No. 8. A Vessel frr discharging Liquids in varying proportions.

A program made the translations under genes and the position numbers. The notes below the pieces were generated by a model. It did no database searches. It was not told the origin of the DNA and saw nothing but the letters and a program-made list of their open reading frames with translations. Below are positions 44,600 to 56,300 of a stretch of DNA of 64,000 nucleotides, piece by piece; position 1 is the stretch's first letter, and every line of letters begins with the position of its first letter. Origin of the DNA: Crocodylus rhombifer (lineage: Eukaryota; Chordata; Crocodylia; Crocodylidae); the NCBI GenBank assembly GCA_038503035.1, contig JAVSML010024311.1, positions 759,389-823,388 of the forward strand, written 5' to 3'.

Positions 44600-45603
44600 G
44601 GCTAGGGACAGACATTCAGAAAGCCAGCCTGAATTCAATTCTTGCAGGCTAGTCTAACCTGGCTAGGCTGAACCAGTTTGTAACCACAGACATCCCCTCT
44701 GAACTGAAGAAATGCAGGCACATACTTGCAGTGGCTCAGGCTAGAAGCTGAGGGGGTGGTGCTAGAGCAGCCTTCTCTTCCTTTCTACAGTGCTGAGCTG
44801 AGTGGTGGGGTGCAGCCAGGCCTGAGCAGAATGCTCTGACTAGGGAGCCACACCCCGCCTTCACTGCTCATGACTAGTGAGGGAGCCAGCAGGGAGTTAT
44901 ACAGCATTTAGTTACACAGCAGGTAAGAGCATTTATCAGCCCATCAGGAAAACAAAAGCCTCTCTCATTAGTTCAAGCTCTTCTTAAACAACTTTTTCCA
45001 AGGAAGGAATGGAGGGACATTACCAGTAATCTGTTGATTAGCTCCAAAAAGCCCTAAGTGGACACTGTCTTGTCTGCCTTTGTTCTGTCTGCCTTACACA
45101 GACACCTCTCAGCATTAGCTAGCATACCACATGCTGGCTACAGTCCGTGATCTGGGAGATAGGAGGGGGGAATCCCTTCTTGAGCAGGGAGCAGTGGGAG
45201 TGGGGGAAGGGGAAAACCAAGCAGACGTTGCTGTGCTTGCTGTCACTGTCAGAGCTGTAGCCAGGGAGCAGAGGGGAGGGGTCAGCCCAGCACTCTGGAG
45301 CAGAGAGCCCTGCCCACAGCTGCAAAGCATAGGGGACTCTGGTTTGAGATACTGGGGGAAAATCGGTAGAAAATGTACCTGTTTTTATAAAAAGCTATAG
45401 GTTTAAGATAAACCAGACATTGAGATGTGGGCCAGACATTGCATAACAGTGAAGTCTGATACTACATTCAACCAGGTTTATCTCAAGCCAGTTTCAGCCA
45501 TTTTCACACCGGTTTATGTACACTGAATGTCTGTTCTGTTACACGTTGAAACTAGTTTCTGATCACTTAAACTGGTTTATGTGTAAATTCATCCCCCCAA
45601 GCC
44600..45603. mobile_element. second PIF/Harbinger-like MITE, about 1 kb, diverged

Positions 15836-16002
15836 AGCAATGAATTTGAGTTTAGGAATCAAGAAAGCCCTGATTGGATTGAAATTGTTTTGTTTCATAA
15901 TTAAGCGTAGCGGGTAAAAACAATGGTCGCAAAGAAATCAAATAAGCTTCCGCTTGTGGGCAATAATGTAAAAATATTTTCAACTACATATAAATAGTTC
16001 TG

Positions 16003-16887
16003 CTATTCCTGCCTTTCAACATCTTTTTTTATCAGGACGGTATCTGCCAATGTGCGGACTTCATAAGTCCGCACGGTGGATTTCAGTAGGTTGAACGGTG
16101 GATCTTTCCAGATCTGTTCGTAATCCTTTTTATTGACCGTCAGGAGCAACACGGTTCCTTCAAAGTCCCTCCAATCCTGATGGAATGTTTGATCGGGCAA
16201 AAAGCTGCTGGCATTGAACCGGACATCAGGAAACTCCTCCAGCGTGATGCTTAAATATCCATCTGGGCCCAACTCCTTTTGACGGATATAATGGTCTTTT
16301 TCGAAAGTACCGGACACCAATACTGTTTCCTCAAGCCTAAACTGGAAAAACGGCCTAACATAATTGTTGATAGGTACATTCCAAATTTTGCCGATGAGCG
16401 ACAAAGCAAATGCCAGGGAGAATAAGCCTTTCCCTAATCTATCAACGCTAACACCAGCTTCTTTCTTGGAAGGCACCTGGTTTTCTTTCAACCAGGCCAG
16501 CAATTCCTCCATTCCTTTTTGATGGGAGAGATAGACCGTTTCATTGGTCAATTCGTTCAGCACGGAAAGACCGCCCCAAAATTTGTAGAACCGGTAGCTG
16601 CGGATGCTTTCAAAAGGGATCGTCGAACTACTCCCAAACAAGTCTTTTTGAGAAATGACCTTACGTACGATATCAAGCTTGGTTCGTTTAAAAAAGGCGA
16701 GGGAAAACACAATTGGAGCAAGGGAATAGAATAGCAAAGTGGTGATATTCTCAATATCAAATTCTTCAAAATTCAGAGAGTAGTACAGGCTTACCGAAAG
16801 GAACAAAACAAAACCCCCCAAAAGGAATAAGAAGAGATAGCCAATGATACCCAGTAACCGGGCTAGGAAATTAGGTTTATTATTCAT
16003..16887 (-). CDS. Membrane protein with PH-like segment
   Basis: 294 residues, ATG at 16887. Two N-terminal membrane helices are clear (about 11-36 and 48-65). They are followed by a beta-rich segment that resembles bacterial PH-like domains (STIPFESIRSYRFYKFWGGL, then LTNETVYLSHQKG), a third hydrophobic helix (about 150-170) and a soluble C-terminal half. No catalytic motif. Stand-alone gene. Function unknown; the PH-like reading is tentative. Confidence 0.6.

AJAR can be made receiving and discharging a greater quantity of liquid at one time than at another, and in such a way that, when wine and water are poured into it, it shall discharge at one time pure water, at another time unmixed wine, and, again, a mixture of the two. Its construction is as follows. Let A B (fig. 8) be a pitcher having a partition in the middle, C D. In the partition, near the circumference of the vessel, let small holes be pierced in a curve, as at E. In the opposite side of the partition let there be a circular aperture, F, through which the tube F G H is to be inserted, being soldered into the partition, and reaching nearly to the bottom of the vessel at G. Let the other mouth of the tube H issue at the side of the pitcher, under the handle, and be soldered into the handle which must be hollow, and have a hole on its outer surface at K, which may be closed with the finger when necessary. If, then, closing the vent, as before, we pour any liquid into the jar, tbe liquid poured into the upper chamber will remain there, not being able to continue its way through the narrow holes into the lower chamber, as there is no other outlet for the air than through the vent K. When, however, we unclose the vent, the liquid will descend into the chamber beneath, and then the jar will hold more. If; then, we first pour in wine so as to fill the chamber B C D, and then, closing the vent, pour water upon it, the two cannot mix, and if we invert the jar it will emit pure water. But, when we unclose the vent, the water continuing to flow, the wine will flow out also, since air can enter through K to fill up the void left; and afterwards the wine will flow out unmixed. We may also pour in the water first, and then, stopping the vent, pour wine upon it, so as to pour out wine for some, wine and water for others, and mere water for those whom we wish to jest with.